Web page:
Di­ver­sity is cer­tainly one as­pect. We are also against for­mu­las and modes. With main­stream lit­er­a­ture, af­ter read­ing the be­gin­ning, you may eas­ily form an idea of what's to come and how it will end, but our writ­ing re­fuses to meet the ex­pec­ta­tion of read­ers. We also be­lieve there's more to lit­er­a­ture than just show­ing con­cern for the bot­tom of the so­ci­ety, strug­gle against au­thor­i­ties, or de­fy­ing tra­di­tional morals. We value the “use­less­ness” as­pect of lit­er­a­ture, like beau­ti­ful mu­sic that's pleas­ing to the ear. There's a line about fic­tion we put on our web­site: “Fic­tion is not to nar­rate an ad­ven­ture, rather, it's an ad­ven­ture of nar­ra­tion.” The same story can be told very dif­fer­ently by dif­fer­ent writ­ers, and we pur­sue the art of sto­ry­telling.


Cur­rently, our core mem­bers are writ­ers Chen Wei, me, and Sheng Tie (生铁), and poet Zhang Qian (张虔). Heilan is like an iron bar­racks where sol­diers flow in and out. Many peo­ple go through a phase of “artis­tic youth,” but less of­ten do they com­mit and make writ­ing their life­long ca­reer. Writ­ing can seem easy— all you need is a lap­top and some free time to type, but if you are liv­ing with a cer­tain men­tal­ity or un­der

stress, it's very hard to cre­ate. There are cer­tainly ex­cep­tional in­di­vid­u­als who can man­age a day job and write, but for most, writ­ing re­quires del­i­cate con­di­tion that has to be pro­tected.


I have al­ways been in­ter­ested in fic­tion and cer­tainly have the im­pulse to cre­ate. But I knew very lit­tle about writ­ing, ei­ther con­cep­tu­ally or in de­tail. Af­ter I posted my first story on the Heilan fo­rum in 2007, I re­ceived much pos­i­tive feed­back, and I started to com­mu­ni­cate with other mem­bers on the fo­rum. Here we dis­cuss spe­cific ques­tions daily: “Is there a bet­ter word for this line?” or “Though this sen­tence may not be gram­mat­i­cally cor­rect, it casts a bet­ter ef­fect”…these ex­changes ben­e­fit one's writ­ing greatly. Many re­marked that the Heilan fo­rum is like a writ­ing acad­emy. I was as­signed as the web­mas­ter of the fic­tion sec­tion, and later ed­i­tor-inchief of the dig­i­tal magazine.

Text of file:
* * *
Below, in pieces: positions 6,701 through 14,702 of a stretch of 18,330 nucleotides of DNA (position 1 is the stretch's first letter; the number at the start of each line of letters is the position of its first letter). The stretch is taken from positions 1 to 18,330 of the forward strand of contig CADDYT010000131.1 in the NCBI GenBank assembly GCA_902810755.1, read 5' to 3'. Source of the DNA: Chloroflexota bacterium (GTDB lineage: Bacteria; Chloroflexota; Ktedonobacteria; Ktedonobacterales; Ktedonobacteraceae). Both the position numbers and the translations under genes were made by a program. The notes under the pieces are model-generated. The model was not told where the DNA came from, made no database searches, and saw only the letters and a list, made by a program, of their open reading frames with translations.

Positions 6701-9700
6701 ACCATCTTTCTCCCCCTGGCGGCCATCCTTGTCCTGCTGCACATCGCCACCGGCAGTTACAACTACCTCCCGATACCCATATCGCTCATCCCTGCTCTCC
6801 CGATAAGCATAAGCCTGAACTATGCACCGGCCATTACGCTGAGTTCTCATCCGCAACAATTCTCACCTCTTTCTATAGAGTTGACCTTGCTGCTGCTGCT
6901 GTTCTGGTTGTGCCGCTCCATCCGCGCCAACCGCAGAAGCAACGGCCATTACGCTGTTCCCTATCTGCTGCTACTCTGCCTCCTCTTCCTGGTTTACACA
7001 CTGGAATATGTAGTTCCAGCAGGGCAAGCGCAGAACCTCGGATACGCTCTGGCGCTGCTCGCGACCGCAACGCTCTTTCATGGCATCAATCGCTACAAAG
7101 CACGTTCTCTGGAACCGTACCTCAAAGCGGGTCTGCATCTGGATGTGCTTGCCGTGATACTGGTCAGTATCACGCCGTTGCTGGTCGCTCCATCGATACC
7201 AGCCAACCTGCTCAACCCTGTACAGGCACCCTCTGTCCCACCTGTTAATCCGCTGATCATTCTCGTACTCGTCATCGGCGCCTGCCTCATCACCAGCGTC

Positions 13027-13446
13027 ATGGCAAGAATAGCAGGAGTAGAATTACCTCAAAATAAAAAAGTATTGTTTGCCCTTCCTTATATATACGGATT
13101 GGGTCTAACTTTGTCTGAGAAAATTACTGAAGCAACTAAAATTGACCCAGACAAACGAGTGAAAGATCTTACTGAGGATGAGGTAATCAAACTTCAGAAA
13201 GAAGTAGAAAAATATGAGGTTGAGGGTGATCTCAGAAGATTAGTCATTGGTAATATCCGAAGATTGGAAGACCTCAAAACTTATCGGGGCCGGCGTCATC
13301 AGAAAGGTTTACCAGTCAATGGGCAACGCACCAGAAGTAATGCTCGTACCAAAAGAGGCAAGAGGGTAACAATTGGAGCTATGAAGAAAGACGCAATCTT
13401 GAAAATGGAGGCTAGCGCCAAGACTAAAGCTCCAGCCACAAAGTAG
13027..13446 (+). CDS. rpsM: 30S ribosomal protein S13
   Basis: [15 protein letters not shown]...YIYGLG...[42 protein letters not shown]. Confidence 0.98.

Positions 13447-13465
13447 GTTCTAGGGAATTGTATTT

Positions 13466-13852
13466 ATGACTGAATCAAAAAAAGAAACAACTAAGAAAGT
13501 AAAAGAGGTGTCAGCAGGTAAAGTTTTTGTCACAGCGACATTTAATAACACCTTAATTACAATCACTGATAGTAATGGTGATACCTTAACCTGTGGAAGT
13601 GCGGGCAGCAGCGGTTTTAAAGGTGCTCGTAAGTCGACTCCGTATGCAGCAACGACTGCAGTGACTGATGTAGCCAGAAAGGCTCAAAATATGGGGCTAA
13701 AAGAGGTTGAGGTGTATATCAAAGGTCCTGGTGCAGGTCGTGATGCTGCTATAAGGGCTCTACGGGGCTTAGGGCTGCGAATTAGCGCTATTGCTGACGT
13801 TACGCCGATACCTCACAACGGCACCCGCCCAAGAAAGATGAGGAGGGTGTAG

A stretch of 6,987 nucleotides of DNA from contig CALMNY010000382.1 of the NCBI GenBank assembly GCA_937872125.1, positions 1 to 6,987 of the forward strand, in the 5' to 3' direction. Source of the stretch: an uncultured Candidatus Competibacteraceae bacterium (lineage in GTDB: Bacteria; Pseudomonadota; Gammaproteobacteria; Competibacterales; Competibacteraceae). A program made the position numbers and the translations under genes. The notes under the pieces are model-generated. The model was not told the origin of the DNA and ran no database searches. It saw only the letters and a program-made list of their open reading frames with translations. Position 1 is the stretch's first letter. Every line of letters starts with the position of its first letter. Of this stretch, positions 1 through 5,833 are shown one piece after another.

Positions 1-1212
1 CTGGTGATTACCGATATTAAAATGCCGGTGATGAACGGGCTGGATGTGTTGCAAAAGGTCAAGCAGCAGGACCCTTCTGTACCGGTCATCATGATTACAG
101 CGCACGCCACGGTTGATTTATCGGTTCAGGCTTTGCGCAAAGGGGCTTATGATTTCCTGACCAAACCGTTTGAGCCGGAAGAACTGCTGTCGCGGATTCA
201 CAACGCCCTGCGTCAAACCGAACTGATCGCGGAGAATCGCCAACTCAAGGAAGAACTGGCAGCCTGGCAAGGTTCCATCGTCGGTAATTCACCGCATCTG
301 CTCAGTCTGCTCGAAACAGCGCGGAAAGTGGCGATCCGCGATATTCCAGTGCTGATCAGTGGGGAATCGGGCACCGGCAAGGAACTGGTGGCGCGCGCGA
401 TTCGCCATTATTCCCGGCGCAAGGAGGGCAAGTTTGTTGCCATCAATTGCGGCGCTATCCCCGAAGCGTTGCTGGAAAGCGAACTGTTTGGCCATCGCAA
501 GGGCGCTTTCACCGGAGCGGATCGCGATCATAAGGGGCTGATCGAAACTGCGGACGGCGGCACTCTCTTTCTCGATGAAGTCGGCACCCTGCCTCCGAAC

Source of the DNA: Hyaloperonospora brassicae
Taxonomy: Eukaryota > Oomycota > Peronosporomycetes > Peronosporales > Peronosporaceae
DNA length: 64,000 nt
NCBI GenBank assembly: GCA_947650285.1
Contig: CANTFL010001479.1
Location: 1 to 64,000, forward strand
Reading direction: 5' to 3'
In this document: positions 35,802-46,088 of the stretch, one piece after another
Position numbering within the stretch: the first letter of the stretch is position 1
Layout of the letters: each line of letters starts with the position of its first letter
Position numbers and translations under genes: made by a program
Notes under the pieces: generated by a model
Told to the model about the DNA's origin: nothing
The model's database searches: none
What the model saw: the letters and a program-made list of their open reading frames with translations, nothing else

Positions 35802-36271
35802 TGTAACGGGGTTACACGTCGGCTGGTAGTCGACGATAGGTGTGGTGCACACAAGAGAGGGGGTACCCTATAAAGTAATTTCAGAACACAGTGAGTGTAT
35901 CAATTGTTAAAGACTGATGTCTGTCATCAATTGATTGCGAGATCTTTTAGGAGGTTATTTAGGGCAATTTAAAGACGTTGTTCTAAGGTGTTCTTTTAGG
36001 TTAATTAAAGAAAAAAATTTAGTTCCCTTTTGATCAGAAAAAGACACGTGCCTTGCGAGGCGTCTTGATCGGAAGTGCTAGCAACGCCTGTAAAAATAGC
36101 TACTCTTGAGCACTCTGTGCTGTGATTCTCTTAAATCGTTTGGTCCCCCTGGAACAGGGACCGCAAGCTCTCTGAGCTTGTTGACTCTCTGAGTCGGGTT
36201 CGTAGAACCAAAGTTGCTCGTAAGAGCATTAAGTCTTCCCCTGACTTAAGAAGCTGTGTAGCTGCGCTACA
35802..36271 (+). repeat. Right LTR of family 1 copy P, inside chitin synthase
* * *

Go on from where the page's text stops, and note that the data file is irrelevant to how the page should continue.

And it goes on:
From the back­end of our Wechat ac­count, we found that 60 per­cent of our fol­low­ers are fe­male. There are also lots of col­lege stu­dents, even high and ju­nior high school stu­dents. We are quite sur­prised that these younger read­ers are able to en­joy our work, even un­der­stand them bet­ter than older read­ers. I think this might be be­cause they grew up in a more cul­tur­ally di­verse en­vi­ron­ment. They would not re­fer to our work as “odd” be­cause of the oc­ca­sional lack of res­o­lu­tion, or moral im­pli­ca­tion, but they seem to be able to iden­tify with the story and en­joy it.


I am a writer, but also a reader. I wish them the same joy I gained from read­ing. I en­joy the beauty of lan­guage. When ap­pre­ci­at­ing the po­etry of Sap­pho, or the Homeric Hymns, the lan­guage it­self is a source of great plea­sure. The pure aes­thet­ics with no prac­ti­cal value at­tached is a great func­tion to lit­er­a­ture. Read­ing can also in­crease the sen­si­tiv­ity of read­ers to cer­tain de­tails and, in turn, the world. How­ever small it is, a de­tail put down by a writer may in­trigue read­ers and arouse their emo­tional re­sponse. I also wish them to gain spir­i­tual power from read­ing. By this I don't mean “chicken soup for the soul,” or in a self-help sense. Rather, it's in­de­pen­dence of one's per­son­al­ity, in­spi­ra­tion, and the strength to face life.


Com­pared to the 1980s, when there was a cer­tain clas­si­cal sense at­tached to [the idea of] read­ing books, in our day and age, the charm of lit­er­a­ture seems weak un­der the at­tack of pop mu­sic, block­busters and re­al­ity TV. Though life's beau­ti­ful in ap­pear­ance, ev­ery­one is strug­gling un­der­neath, with their en­ergy con­sumed in all kinds of en­ter­tain­ment and liv­ing stress. But we are not pes­simistic. Heilan ex­ists be­cause this is the kind of writ­ing we want to read. And we still be­lieve it's in our hu­man in­stinct to ap­pre­ci­ate the beauty of lit­er­a­ture. Fur­ther­more, a cul­tur­ally di­verse so­ci­ety is es­sen­tially mak­ing our style of writ­ing more wel­come. There are also more me­dia chan­nels to share our ideas with more read­ers.


(Founder) Chen Wei is on a writ­ing re­treat and road trip. He finds in­spi­ra­tion in strange en­vi­ron­ments. Sheng Tie and Zhang Qian have day jobs and write on the side. I am tack­ling a novel full-time right now and hope to fin­ish it this year.